Advocates Spotlight Strange Math In MassDOT East-West Rail Study
MassDOT believes that adding more passenger rail service between Springfield and Boston would cost more than twice as much – and attract fewer than one fifth as many riders – as a similar higher-speed rail upgrade on the Hartford Line between Springfield and New Haven.
Advocates are expressing significant skepticism over high cost estimates and low ridership projections being promoted by the MassDOT in the latest stage of its delayed East-West Passenger Rail Study.
In estimates published Thursday on the MassDOT blog, the state asserts that modest upgrades to the state’s primary east-west railway to enable up to six daily round-trip passenger trains between Boston and Springfield would cost $2.1 billion and attract only 158 daily riders between the state’s two largest cities.
A more ambitious “alternative 4,” which would build new rails within the existing freight railroad’s right-of-way to allow for passenger train speeds up to 110 mph, was estimated to cost $4.1 billion and generate only 387 daily boardings, according to MassDOT.
Ben Heckscher, a co-founder of the Trains In The Valley, a Pioneer Valley rail transit advocacy group, notes that those estimates disagree with prior studies, and don’t come anywhere close to the actual costs and ridership of similar rail projects in the region.
“We’re trying to do some analysis about how they arrived at these numbers, but we have a detailed, 1400-page study from 2016 that came to much different conclusion. This new study shows much lower ridership and much higher cost,” said Heckscher.
That 2016 study, the “Northern New England Intercity Rail Initiative” (NNEIRI), recommended similar double-tracking and signal upgrades to the rail line from Springfield and Worcester to enable eight daily round trips between Boston, Springfield, and New Haven.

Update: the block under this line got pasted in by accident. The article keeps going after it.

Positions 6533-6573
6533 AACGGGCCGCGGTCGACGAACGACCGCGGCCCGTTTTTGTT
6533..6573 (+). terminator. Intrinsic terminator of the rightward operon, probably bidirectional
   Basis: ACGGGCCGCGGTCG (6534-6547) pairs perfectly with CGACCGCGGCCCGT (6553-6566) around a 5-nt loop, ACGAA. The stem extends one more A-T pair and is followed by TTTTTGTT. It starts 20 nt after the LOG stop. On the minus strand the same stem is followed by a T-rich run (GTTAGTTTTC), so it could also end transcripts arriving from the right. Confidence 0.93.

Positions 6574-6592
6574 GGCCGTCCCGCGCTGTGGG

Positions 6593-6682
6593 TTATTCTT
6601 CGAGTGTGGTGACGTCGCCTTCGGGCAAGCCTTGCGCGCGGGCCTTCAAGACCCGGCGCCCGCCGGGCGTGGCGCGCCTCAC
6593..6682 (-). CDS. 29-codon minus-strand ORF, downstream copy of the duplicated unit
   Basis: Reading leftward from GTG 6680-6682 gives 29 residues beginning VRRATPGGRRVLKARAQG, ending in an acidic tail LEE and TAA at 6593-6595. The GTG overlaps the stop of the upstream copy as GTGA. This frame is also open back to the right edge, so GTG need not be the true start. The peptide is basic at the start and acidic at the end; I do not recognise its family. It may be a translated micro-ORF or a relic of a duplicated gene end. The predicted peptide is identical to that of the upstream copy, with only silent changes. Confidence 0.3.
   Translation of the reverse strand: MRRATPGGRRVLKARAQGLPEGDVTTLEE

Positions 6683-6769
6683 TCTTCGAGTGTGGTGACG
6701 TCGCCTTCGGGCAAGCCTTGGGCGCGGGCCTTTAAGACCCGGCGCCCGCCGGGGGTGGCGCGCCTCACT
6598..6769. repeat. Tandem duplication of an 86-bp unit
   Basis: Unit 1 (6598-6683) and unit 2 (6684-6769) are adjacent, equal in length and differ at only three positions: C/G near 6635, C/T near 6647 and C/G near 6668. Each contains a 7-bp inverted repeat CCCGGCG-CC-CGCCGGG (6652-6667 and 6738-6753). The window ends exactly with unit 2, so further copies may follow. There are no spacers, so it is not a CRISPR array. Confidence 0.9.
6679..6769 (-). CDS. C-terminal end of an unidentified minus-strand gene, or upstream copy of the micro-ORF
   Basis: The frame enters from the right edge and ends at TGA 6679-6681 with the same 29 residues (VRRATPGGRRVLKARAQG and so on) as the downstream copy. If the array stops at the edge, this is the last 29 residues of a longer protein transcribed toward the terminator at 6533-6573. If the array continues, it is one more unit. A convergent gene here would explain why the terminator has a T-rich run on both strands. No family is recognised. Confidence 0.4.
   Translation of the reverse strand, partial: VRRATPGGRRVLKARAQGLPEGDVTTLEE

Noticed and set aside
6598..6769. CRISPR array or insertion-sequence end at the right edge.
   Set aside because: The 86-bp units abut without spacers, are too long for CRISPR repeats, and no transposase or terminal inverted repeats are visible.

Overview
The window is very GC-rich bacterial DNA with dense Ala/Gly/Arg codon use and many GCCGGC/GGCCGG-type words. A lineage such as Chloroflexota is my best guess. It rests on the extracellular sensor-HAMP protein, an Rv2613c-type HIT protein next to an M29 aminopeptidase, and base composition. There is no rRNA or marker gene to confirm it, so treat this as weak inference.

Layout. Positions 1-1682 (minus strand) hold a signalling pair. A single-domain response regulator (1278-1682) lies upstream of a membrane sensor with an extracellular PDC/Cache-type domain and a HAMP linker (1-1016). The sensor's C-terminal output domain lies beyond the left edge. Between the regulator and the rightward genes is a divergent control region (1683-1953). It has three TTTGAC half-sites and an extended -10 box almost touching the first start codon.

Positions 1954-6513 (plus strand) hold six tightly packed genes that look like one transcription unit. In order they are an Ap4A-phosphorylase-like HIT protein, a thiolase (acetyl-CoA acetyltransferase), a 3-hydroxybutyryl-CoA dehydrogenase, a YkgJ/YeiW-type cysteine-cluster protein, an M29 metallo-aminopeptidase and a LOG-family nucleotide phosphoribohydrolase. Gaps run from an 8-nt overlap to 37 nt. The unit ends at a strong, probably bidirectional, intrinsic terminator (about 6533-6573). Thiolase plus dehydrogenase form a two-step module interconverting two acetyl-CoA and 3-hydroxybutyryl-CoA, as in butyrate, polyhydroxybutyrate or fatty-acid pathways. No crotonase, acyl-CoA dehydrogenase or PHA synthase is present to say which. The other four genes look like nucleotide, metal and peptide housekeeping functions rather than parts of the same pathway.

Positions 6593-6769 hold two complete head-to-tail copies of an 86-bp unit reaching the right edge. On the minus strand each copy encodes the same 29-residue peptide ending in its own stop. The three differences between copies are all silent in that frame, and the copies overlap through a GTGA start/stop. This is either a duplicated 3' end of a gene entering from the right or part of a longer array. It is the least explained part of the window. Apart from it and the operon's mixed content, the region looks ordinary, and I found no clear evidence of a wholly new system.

Though the total route was longer, the NNEIRI project was estimated to cost between $589 and $702 million in inflation-adjusted 2020 dollars – less than half as much as the current study’s estimated costs for Springfield-to-Boston service.
Heckscher also points out that the state of Connecticut recently undertook similar track and signal upgrades to its tracks between Springfield and New Haven – a 62 mile route – in a project that cost only $768 million in the mid-2010s.
Connecticut’s Hartford Line project built new tracks and signals along the length of the Connecticut River valley to support train speeds up to 110 mph and 16 round-trips per day.
The new Hartford Line service opened in 2018 and it attracted 2,000 daily boardings on weekdays in its first year of operation – more than five times as many riders as MassDOT is projecting in the comparable higher-speed “alternative 4” option for 110 mph service between Springfield and Boston.
The Amtrak Downeaster, which runs 5 round-trips daily between Boston and Brunswick, Maine, also serves as a potential base of comparison for ridership estimates on a new east-west passenger rail service.
The Portland-Brunswick metropolitan area is less populous than greater Springfield and the Pioneer Valley, and farther from Boston, but the Downeaster still attracts an average of 1,500 daily trips — about 10 times more than MassDOT’s projected ridership for 6 daily trips between Springfield and Boston.
MassDOT will present its estimates in a public hearing for the East-West Passenger Rail Study scheduled for next Wednesday in Springfield (details below). StreetsblogMASS has reached out to MassDOT to inquire about its cost and ridership estimates.
This story will be updated.
When: Wed. February 12, 2020, 6–8 PM
Where: UMass Center at Springfield, 1500 Main Street